”Intercalated Amygdala Clusters Orchestrate a Switch in Fear State” was published in Nature (2021 Jun;594(7863):403-407. doi: 10.1038/s41586-021-03593-1. Epub 2021 May 26) by KM Hagihara, O Bukalo, M Zeller, A Aksoy-Aksel, N Karalis, A Limoges, T Rigg, T Campbell, A Mendez, C Weinholtz, M Mahn, LS Zweifel, RD Palmiter, I Ehrlich, A Lüthi, and A Holmes. Effective extinction of fear memories prevents persistent, excessive reactions to threats that are associated with anxiety or trauma-related disorders. Researchers identified two clusters of neurons in the amygdala, ventral and dorsal intercalated cell masses (ITCs), that differentially mediate the acquisition and retrieval of fear extinction memory in mice. Inhibition of the ventral ITCs impaired both extinction memory formation and retrieval, whereas inhibition of the dorsal ITCs strengthened retrieval of extinction. Investigators also demonstrated that the two clusters have direct, selective access to major cortex-amygdala loops that regulate fear extinction. Collectively, the results suggest aberrant ITC function could contribute to susceptibility to various psychiatric conditions and may have implications for understanding the neuropathological basis for post-traumatic stress disorder.

“Alcohol Use Disorder and Non-Fatal Suicide Attempt: Findings from a Swedish National Cohort Study” was published in Addiction (2021 Jun 22. doi: 10.1111/add.15621.) by AC Edwards, H Ohlsson, E Mościcki, C Crump, J Sundquist, KS Kendler, and K Sundquist. Analysis of longitudinal nationwide Swedish registry data showed that AUD was robustly associated with suicide attempt after adjusting for sociodemographic factors and psychiatric comorbidity. Sex differences (risk for suicide attempt gradually declined across age for women with AUD, while risk increased from age 15 to 29 before declining in men with AUD) and age-of-onset effects were observed, with early-onset AUD more strongly associated with suicide attempt. AUD appears to be an important predictor of suicide attempt, results that have clinical implications for screening for suicidality risk in AUD diagnosis.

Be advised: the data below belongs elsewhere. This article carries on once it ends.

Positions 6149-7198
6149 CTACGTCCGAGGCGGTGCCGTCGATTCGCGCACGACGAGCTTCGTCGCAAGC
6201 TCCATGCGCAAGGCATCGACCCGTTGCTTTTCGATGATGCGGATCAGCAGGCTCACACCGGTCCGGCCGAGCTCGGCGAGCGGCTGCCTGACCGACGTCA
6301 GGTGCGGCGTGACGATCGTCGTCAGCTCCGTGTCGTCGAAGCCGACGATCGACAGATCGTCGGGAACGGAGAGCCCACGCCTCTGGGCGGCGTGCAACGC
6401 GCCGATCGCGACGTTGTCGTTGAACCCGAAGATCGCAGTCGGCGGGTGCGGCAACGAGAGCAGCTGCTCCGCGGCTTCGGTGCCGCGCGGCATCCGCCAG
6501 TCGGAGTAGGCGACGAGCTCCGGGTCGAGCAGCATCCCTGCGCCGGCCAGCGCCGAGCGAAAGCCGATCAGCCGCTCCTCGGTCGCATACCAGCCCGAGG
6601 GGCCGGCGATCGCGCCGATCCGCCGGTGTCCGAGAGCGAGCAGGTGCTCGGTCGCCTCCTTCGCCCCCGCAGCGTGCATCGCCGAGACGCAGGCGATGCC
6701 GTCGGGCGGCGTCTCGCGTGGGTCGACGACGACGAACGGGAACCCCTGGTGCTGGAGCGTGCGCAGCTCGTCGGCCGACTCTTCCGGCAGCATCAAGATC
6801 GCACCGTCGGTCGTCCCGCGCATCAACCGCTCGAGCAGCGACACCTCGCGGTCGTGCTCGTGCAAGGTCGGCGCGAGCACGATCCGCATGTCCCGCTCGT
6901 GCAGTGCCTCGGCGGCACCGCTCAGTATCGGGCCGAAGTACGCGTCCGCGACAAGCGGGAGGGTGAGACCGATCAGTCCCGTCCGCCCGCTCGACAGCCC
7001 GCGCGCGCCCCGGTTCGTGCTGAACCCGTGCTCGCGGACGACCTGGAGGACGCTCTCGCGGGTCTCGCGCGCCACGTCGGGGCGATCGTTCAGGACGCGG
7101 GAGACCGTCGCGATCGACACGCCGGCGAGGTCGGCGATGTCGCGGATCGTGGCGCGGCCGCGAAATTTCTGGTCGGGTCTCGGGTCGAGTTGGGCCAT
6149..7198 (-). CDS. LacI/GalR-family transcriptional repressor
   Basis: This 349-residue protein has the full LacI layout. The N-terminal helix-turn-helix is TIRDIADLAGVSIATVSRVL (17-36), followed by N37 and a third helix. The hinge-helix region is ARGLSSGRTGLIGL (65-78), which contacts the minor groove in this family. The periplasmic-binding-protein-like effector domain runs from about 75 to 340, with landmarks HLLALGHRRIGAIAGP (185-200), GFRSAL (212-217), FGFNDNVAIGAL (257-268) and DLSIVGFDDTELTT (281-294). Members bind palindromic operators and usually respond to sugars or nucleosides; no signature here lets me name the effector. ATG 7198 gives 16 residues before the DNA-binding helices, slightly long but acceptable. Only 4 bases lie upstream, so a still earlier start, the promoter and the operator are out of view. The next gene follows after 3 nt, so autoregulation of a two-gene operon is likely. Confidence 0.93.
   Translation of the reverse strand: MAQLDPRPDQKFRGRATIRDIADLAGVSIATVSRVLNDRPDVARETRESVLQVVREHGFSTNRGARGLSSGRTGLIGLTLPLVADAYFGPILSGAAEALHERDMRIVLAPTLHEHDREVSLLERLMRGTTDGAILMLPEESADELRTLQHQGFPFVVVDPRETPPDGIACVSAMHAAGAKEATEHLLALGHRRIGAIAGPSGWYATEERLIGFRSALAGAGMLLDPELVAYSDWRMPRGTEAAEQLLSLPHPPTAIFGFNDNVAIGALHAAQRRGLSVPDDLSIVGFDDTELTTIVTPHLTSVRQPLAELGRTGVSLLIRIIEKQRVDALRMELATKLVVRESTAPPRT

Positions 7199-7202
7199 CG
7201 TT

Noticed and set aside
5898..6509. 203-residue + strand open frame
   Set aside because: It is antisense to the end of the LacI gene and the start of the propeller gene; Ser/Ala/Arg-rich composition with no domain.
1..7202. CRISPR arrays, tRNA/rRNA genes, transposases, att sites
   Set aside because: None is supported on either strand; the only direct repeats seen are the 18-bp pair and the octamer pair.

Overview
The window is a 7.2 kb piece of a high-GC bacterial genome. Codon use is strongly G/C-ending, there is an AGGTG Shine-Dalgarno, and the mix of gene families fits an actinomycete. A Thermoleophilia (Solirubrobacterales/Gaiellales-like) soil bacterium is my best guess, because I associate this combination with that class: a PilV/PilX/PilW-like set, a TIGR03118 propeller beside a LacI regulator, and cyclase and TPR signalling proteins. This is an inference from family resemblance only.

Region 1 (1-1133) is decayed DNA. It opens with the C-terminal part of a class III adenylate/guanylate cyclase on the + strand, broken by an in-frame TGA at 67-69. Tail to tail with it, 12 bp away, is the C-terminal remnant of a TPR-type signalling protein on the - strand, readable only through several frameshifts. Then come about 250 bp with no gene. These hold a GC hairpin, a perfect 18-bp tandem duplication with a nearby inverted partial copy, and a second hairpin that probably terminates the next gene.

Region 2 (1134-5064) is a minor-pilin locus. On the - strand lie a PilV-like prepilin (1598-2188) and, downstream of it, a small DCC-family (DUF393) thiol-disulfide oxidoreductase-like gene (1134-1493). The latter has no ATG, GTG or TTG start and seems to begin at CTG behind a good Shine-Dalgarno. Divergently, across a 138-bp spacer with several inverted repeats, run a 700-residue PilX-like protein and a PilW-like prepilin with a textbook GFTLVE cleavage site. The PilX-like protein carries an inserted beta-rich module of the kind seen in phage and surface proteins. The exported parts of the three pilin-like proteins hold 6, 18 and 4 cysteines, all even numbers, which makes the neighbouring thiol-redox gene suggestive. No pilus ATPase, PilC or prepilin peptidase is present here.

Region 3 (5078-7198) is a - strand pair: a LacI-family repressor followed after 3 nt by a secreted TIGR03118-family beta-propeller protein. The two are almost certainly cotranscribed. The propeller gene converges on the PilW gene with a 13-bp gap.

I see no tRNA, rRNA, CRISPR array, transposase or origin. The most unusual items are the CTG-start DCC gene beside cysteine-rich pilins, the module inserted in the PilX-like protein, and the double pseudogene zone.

“Alcohol Consumption Is Associated with Poor Prognosis in Obese Patients with COVID-19: A Mendelian Randomization Study Using UK Biobank” was published in Nutrients (2021 May 10;13(5):1592. doi: 10.3390/nu13051592) by X Fan, Z Liu, KL Poulsen, X Wu, T Miyata, S Dasarathy, DM Rotroff, and LE Nagy. Using the UK Biobank cohort, this study examined the association between alcohol consumption and odds of SARS-CoV-2 infection and risk of death, using both traditional regression analyses (of self-reported alcohol consumption data) and Mendelian randomization analyses (of relevant genetic variants as a proxy for alcohol consumption). Alcohol consumption was not associated with either increased or decreased risk of SARS-CoV-2 infection. However, in White patients with obesity, frequent alcohol consumption, especially heavy drinking, was associated with greater risk for worse COVID-19 clinical outcomes (ICU admission and death). The findings suggest that alcohol can worsen the prognosis in patients with other risk factors for dying from COVID-19, such as obesity. 

“Transcriptomics Identifies STAT3 as a Key Regulator of Hippocampal Gene Expression and Anhedonia during Withdrawal from Chronic Alcohol Exposure” was published in Translational Psychiatry (2021 May 20;11(1):298. doi: 10.1038/s41398-021-01421-8) by WY Chen, H Chen, K Hamada, E Gatta, Y Chen, H Zhang, J Drnevich, HR Krishnan, M Maienschein-Cline, DR Grayson, SC Pandey, and AW Lasek. Investigators collected hippocampal tissue from rats during withdrawal from chronic alcohol exposure. RNA sequencing followed by network analysis identified the transcription factor STAT3 gene as a central node in a cluster of genes. Stat3 was not only elevated in the rat hippocampus during withdrawal, but increased expression of pSTAT3-labeled cells was also observed in the post-mortem hippocampus of humans with AUD. Inhibition of STAT3 reversed the post-withdrawal anhedonia phenotype in rats, suggesting that STAT3 signaling in the hippocampus may contribute to negative affect associated with AUD.

“Ketogenic Diet Reduces Alcohol Withdrawal Symptoms in Humans and Alcohol Intake in Rodents” was published in Science Advances (2021 Apr 9;7(15):eabf6780. doi: 10.1126/sciadv.abf6780) by CE Wiers, LF Vendruscolo, JW van der Veen, P Manza, E Shokri-Kojori, DS Kroll, DE Feldman, KL McPherson, CL Biesecker, R Zhang, K Herman, SK Elvig, JCM Vendruscolo, SA Turner, S Yang, M Schwandt, D Tomasi, MC Cervenka, A Fink-Jensen, H Benveniste, N Diazgranados, GJ Wang, GF Koob, and ND Volkow. During alcohol withdrawal, acetate plasma levels fall, causing an energy deficient state. To test the hypothesis that a deficit in energy from acetate in the brain contributes to symptoms of alcohol withdrawal and increased alcohol drinking, investigators assessed the impact of a high-fat, low-carbohydrate “ketogenic diet” intervention, that raises brain acetate levels, in patients with AUD undergoing alcohol detoxification. Patients on the ketogenic diet needed fewer benzodiazepines to treat alcohol withdrawal and showed less alcohol craving compared with patients who consumed a standard American diet. Rats with a history of a ketogenic diet self-administered significantly less alcohol compared to those on a regular chow diet. The study provides clinical and preclinical evidence that a ketogenic diet may offer a unique AUD treatment option to alleviate withdrawal symptoms and to lower alcohol craving and consumption.